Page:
Maryland Humanities named Dr. Scott Casper, Howard County; Rian Hargrave, Baltimore City; Dr. Tahira Mahdi, Baltimore County; Jeanne Pirtle, St. Mary’s County; and Jennifer Shea, Montgomery County to its board of directors.
Casper is dean of the College of Arts, Humanities and Social Sciences and professor of history at the University of Maryland, Baltimore County. A historian of the 19th-century United States, he has written or edited nine books and has held research fellowships at the National Humanities Center and the Virginia Foundation for the Humanities, among other institutions. He has worked extensively with K–12 history and social studies educators and has consulted on museum installations for George Washington’s Mount Vernon and for The Walters Art Museum. Prior to his arrival in Maryland, Dr. Casper served on the board of Nevada Humanities.
Hargrave is the business development director for Mahogany Inc., a general contracting construction firm in Baltimore founded and owned by her father, Jeffrey Hargrave. She took the initiative to launch a business development program, where she reaches out to various anchor institutions, other large construction firms, and various CEOs to pursue various outlets of gaining new business and improving upon existing relationships. After her first year, Hargrave identified more than $140,000 in cost savings for Mahogany. She recently received the “2018 Next Generation of Women Builders” award from the Women Builders Council.
Mahdi is a community psychologist and her work pertains to partnerships between various communities, organizations, businesses, and colleges/universities. She specializes in issues of power and cultural marginalization that arise in community engagement work. She especially enjoys lecturing on her research work with the Washington area’s Go-Go music-cultural community, from which she developed a conceptual framework called Being of the Community. Her professional career is strengthened by her background in radio, television, and digital media. She earned a diploma from the Broadcasting Institute of Maryland as well as a Bachelor of Arts, Master of Arts and Doctorate from the University of Maryland, Baltimore County.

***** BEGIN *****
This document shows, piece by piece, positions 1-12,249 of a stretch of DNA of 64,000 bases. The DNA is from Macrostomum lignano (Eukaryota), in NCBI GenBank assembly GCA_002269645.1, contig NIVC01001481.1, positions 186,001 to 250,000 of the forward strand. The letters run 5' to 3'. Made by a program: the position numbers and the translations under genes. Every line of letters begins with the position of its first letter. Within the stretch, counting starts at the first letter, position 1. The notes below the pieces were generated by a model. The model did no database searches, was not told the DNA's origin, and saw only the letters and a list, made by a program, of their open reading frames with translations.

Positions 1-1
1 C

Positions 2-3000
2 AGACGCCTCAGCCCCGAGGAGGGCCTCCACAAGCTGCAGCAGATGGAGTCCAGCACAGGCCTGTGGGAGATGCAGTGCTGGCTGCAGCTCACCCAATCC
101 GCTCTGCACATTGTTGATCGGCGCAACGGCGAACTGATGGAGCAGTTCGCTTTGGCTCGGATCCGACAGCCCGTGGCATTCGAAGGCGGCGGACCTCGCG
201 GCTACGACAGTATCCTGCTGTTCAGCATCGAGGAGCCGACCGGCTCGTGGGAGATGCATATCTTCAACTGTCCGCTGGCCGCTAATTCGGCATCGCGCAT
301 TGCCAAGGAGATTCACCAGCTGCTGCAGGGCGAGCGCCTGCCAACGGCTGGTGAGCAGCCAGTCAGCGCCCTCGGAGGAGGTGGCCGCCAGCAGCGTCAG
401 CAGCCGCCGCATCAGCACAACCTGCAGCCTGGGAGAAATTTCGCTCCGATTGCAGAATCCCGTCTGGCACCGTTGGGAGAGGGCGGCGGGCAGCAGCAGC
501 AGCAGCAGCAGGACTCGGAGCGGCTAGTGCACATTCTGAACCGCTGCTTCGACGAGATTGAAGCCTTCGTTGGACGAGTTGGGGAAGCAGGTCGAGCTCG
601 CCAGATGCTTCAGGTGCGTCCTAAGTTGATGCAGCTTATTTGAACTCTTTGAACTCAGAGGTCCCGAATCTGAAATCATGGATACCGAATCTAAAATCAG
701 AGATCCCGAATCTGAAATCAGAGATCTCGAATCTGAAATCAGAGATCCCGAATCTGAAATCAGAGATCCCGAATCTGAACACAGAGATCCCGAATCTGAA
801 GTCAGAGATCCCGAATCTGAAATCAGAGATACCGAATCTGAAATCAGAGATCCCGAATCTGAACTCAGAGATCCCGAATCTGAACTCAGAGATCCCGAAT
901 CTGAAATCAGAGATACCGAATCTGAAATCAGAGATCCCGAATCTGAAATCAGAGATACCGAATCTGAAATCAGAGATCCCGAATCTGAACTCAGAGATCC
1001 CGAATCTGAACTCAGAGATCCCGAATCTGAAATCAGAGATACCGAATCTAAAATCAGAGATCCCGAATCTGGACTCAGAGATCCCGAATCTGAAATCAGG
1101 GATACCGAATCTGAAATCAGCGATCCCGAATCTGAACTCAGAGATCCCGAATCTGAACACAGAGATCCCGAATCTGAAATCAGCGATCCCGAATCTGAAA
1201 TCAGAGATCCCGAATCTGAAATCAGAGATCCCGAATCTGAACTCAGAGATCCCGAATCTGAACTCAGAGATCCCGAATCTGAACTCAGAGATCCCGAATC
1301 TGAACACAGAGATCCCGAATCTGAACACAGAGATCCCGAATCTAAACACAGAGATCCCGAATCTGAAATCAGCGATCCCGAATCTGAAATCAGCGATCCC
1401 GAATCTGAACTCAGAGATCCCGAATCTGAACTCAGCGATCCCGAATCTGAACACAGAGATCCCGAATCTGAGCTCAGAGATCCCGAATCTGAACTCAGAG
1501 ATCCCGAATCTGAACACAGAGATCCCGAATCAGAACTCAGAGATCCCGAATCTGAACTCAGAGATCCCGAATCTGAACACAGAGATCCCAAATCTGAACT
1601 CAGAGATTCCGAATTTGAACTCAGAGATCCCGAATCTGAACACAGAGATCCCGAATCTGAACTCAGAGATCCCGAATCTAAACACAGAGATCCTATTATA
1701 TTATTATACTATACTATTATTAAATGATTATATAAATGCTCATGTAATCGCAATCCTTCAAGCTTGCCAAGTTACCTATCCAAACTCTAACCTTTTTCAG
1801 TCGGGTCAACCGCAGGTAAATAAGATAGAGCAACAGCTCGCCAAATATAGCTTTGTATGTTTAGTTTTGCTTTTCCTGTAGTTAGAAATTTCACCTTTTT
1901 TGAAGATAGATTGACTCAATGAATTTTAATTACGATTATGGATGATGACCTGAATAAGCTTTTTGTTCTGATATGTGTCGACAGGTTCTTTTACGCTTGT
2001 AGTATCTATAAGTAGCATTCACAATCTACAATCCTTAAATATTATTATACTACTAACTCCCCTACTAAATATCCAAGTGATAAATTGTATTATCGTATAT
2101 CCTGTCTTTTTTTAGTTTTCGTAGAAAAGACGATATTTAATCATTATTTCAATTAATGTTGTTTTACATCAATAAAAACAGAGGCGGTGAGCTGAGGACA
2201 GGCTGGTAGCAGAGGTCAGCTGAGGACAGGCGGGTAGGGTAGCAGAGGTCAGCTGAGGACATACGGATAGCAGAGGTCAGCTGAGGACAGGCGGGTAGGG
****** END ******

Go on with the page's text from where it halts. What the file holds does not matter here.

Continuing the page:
Pirtle is the education director for Historic Sotterley, where she develops school-based programs for private, public, and home-school students and teachers. She also develops educational programming for the general public. Pirtle’s genealogical and historical research led the Middle Passage Ceremonies and Port Markers Project to recognize Sotterley as a site of remembrance and one of five first landing sites in Maryland, where captured Africans first came to English North America. Pirtle’s exhibit for Sotterley’s slave cabin received an Award for Excellence in Public Programming from Maryland Historical Trust in 2018. She has received three St. Mary’s County Preservation Awards for two exhibits and her book, Sotterley Plantation.
Shea is writer and strategist for the Herson Group Ltd., where she designs and implements communication and development strategies for educational and other nonprofit institutions. Previously, Shea worked at Cornell University in a variety of roles; beginning as director of undergraduate studies and lecturer in the department of theater arts and concluding as director of corporate and foundation relations for the college of engineering. She directed the Tilghman Watermen’s Museum’s oral history project, conducting more than 70 interviews with local residents and creating eight documentaries about the history and heritage of Tilghman Island. The documentaries have been screened on Maryland Public Television and other PBS stations.